The Secrets of Being the Baby of the Family

In almost every family, each sibling thinks they have it the toughest. The eldest paves the way, the middle child is forgotten, and the youngest—well, supposedly, they’re spoiled. People envy the youngest children for “having it easy”—I know my sister thinks I get everything before she did. I get into countless fights with her over who has it harder: in her words, it’s a battle between the “guinea pig” and the “one who gets everything.” In reality, however, being the baby of the family is not as easy as everyone thinks.

My parents tell me that I’m the golden child, but I just can’t seem to meet the standards my siblings set. While my sister is away at college and my brother is here on campus, they create expectations that I feel pressured to live up to. Even when I was young, there were so many instances where I felt burdened to be just as—or even better than—my siblings. Almost any time I’m somewhere with my extended family, someone is always there to compare me to my siblings. These expectations I “must” live up to restrict me to the shadow of my siblings. I’m held back while trying to fit myself into a mold and not being the true me. Being someone’s younger sibling makes it so much harder for me to find my own identity.

Similar to having to live up to certain expectations, there is also always the lingering feeling that I am in my siblings’ shadow. People always repeat the same comment of, “You should try being like your brother!” or “You are starting to be like your sister.” These comments feel impossible to escape. For one, my sister has always been the one who was good at Chinese. She was the one who spoke Cantonese as a kid and could speak fluent Mandarin with our grandparents. When I called my grandma and told her that I started speaking Chinese more, she said, “Wow, you’re growing to be like your sister! You can converse with her in Chinese now.” This comment unintentionally stressed me when I realized I was remotely taking after my sister. For just trying to practice a language my family speaks, I’m put into the shadows and reminded how much better she is at Chinese, even when she’s four years older. I always jokingly say, “Who’d want to be like my sister anyway?” even though I know deep down, I have instinctually wanted to live up to her accomplishments and intelligence. I shouldn’t have to live my life in my siblings’ shadow as I grow and try new things.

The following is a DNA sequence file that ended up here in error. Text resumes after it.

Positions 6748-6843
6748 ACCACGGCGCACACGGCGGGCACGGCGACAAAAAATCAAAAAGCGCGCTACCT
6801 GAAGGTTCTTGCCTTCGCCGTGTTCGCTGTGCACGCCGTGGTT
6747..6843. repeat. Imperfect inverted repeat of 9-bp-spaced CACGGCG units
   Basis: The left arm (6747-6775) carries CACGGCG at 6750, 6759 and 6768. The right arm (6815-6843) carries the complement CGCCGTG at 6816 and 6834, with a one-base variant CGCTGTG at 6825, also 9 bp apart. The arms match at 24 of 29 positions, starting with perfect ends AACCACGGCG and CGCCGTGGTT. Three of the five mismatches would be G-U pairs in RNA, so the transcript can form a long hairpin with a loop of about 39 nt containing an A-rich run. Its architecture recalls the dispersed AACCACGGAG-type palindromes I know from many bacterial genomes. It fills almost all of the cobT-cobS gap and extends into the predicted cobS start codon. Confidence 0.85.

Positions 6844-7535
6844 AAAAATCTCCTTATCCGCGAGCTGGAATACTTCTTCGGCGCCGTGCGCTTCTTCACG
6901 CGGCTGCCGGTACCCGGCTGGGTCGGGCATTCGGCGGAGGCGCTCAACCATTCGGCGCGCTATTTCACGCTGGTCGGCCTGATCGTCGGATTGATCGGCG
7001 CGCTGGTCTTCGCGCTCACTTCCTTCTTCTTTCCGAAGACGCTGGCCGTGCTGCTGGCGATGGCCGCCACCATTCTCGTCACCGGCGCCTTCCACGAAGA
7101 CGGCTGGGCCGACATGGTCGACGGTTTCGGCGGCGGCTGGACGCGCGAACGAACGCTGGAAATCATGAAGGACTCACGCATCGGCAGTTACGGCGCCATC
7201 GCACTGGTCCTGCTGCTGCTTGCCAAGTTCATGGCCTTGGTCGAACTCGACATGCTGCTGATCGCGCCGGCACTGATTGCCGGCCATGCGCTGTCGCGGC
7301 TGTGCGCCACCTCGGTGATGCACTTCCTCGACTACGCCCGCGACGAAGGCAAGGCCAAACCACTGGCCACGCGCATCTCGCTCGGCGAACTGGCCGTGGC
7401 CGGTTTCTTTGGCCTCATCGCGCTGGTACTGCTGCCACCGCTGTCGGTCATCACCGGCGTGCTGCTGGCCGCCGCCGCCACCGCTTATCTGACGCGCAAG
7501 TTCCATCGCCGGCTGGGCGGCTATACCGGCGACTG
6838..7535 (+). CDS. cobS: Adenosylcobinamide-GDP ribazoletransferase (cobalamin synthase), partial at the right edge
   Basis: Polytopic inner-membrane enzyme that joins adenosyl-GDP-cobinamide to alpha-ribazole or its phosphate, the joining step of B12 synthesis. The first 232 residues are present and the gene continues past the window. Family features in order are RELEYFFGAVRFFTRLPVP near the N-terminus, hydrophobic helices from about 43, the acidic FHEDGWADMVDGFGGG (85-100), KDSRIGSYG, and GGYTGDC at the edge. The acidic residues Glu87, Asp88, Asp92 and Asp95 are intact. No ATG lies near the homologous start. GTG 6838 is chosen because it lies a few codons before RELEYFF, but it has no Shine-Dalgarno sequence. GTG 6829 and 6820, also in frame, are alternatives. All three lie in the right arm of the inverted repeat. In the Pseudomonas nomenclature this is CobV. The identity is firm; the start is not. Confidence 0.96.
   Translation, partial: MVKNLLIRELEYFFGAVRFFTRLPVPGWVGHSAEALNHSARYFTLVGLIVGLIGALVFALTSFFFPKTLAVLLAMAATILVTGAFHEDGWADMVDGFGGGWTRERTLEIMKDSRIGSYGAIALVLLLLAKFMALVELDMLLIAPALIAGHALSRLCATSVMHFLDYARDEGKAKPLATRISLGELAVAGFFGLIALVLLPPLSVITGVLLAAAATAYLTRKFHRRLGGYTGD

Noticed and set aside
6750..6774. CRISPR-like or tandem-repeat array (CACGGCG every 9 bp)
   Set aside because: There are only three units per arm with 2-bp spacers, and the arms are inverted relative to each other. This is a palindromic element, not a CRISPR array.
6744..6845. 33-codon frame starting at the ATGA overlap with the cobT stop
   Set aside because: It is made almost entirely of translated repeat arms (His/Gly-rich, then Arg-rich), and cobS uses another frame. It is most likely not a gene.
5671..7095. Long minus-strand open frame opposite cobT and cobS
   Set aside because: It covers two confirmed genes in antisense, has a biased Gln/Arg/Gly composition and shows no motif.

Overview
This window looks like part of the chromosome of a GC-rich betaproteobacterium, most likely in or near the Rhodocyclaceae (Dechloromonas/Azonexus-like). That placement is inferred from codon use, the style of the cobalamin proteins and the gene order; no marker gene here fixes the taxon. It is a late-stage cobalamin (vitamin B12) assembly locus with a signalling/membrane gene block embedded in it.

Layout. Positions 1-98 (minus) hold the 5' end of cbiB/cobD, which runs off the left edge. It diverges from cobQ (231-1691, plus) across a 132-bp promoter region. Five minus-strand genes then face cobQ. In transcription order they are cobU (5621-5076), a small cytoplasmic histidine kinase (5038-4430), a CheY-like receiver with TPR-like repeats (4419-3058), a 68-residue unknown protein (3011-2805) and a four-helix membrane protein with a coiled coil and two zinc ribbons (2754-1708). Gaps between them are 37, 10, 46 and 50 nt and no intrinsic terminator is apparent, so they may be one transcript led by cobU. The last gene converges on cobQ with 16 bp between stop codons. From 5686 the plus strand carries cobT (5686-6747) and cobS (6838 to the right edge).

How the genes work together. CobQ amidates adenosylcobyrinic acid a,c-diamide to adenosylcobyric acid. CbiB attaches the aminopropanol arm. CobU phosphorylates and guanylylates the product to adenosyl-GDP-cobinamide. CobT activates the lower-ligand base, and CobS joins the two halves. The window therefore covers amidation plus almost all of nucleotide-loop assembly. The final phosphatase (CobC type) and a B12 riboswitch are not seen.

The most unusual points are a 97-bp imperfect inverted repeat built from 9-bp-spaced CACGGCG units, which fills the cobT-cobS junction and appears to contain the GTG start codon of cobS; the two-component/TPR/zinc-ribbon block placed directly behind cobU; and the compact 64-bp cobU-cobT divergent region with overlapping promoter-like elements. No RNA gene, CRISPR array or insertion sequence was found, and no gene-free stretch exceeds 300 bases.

As the youngest, I also had to make sacrifices for my older siblings and constantly compared my experiences relative to theirs, thinking that they somehow had it “worse off” than I did. For example, I always feel as if my stress and worries aren’t as important or significant as those of my older siblings. When I was in seventh grade, I thought I wasn’t allowed to be stressed because my brother was a freshman at a completely new school away from home, but now that I’m a Junior in the same circumstance as he once was, I tell myself he still has it worse as an Upper. In life, my siblings will always be older than me and have their own problems, but I shouldn’t have to feel the need to keep myself from struggling or invalidate my own experiences because of what they have experienced. 

Many people see the youngest children as the spoiled ones, but it is just as hard, and sometimes even harder, for us to live our lives behind the siblings who come before us. It is difficult and tiring trying to avoid certain things just so I don’t have to worry about unwelcome comparisons or unhealthy expectations. It is difficult to find my identity without being forced into all that I am “meant” to surpass, at the same time being seen as the baby who has it all. It is strenuous when my feelings are invalidated just because I have older siblings. I am my own person. I am not just a little sister. Fight for your individuality and stand your ground against those that push you back into the shadows.